What Happens when a Guardian Breaches their Fiduciary Duty?

Just like the personal representative of an estate, executor of a Will, or trustee of a living trust, the guardian of an incapacitated Florida adult has an underlying duty to perform in the best interests of the ward (person who is incapacitated). Guardians may be Florida residents over the age of 18 or anyone who is a direct descendant to the ward and also 18 (or older). Guardians have the power to look after the Read More

When the Executor of a Will Breaches Fiduciary Duty

There is a significant amount of responsibility that goes to the person tasked with settling a decedent’s estate in probate court. This individual, usually referred to as the executor or personal representative, is often named in the decedent’s Last Will and Testament. The purpose of naming an executor is to entrust someone who is honest and responsible to handle everything related to the estate.  The executor has Read More

Trust-Related Litigation in Florida

A trust is a common estate-planning document that is used to accomplish a number of things for the settlor (creator of the trust). One reason an estate planner might elect to create a trust is to allow their beneficiaries, heirs, and loved ones avoid the time and stress of probate court after he or she passes away. This does not mean, however, that trusts (and trustees) are immune from litigation. In Florida, a Read More


As most of us can acknowledge, things are far from returning back to normal in the midst of this global pandemic. Slowly but surely we will reach a place of normalcy, but it’s not going to happen overnight. A variety of people have had to readjust their game plan in order to adhere to the new rules and regulations that have been enforced on us. Businesses can carry on as usual in certain fields, some of which Read More


Once you have created all of the essential documents that should be included in a solid estate plan – including a Last Will and Testament, Living Trust, General Power of Attorney, and Advance Healthcare Directive, to name a few – you might find that some decisions and loose ends need to be clarified. Fortunately, there is a perfect opportunity to accomplish this through the explanatory letter (sometimes called a Read More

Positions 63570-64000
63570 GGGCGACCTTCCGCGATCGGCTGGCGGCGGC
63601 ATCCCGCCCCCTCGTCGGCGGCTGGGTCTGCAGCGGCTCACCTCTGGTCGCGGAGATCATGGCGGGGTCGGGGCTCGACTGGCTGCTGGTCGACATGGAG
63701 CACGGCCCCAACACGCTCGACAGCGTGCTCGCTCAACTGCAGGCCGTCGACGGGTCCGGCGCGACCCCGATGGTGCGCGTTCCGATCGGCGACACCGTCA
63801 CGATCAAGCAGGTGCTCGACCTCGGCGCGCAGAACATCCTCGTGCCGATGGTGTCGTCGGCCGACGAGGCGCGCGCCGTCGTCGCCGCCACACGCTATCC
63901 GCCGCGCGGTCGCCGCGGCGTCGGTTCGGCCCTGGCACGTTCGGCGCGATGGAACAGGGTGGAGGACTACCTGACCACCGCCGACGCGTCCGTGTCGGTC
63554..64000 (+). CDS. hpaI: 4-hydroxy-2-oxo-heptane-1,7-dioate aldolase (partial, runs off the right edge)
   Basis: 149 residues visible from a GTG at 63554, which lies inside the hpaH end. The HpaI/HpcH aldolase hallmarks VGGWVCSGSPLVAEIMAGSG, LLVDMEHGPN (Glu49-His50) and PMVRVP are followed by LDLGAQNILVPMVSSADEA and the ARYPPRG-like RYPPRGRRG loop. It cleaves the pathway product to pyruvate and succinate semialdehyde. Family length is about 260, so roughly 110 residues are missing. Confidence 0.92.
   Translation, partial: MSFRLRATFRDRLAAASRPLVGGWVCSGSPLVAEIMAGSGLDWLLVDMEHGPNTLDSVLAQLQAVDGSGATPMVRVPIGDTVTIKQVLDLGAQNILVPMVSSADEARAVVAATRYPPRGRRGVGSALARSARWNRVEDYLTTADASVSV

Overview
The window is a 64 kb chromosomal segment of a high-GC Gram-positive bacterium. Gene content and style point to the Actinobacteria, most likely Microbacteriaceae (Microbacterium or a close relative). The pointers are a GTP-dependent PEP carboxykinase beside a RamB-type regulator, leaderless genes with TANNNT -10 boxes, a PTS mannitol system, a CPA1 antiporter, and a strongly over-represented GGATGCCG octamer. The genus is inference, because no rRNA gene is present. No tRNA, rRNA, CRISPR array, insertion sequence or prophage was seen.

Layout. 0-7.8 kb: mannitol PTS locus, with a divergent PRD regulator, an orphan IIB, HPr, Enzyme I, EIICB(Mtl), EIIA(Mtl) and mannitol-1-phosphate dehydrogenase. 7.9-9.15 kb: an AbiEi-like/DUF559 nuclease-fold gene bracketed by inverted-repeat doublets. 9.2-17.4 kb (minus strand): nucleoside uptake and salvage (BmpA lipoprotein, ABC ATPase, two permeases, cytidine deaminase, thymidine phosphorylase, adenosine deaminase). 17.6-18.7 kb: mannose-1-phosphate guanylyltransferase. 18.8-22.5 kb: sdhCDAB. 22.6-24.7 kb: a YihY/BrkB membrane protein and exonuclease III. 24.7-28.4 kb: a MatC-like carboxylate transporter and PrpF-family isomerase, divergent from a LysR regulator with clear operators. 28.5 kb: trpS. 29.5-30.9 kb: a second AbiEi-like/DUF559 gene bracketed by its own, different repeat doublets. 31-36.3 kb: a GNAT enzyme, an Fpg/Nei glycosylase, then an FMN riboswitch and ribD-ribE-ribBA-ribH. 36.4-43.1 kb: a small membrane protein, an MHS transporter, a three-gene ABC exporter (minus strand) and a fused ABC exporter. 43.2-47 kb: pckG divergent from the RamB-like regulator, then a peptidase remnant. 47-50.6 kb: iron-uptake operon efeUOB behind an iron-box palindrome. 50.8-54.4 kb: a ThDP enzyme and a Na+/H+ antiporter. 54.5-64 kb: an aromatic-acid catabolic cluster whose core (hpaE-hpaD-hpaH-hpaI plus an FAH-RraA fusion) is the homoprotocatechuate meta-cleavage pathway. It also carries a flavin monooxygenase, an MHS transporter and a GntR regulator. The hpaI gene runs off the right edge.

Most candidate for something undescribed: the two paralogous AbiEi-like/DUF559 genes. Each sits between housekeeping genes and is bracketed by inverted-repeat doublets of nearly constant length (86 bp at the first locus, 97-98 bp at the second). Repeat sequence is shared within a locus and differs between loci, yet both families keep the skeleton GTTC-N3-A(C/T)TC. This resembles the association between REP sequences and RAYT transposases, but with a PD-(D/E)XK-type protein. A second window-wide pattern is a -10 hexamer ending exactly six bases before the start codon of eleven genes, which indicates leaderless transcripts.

The contents and nature of your estate plan are deeply personal and unique to your situation; the plan for a family member or, even, your own spouse will be different than the one for you. A Last Will and Testament is a good starting point, but many Floridians need more forms to have a truly effective estate plan. One form that is important for the vast majority of estate planners is the advance directive, sometimes Read More


Since 1996, the Health Insurance Portability and Accountability Act (HIPAA) has sought to limit the release of sensitive personal medical information to third parties for the purpose of maintaining individual privacy. It also provides for a secure, tightly controlled way for your PHI (private health information that could be potentially identifiable) to be shared among your health insurance providers. How Does Read More


A valid Last Will and Testament takes away much of the guesswork and uncertainty over inheritances when a decedent’s estate is being settled. This legal document allows the decedent to distribute property and assets to beneficiaries as he or she desires, which are not obligated to line up with Florida’s intestate laws. Intestate laws govern the distribution of items of a decedent’s estate in the event that there Read More

How are your Debts Handled After you Pass Away?

Hopefully, you have at least given some thought as to how you want your estate divvied up when you pass away. A properly crafted Will gives direction on your beneficiaries’ inheritance, as well as who you want to execute your Will. A last Will and testament that does not name an executor or an estate that was never planned for in the first place causes the Florida circuit court in the decedent’s county of residence Read More

5 Reasons to Revisit your Estate Plan Annually

If you have gone a year or more without looking back over your estate plan, we strongly suggest you make time to do so. Retirees’ situations are changing constantly now, with people working longer than they used to and retirees starting new businesses at a greater rate than years’ past. Blended families are becoming more common now, which presents more options in regards to beneficiaries in Wills and other estate Read More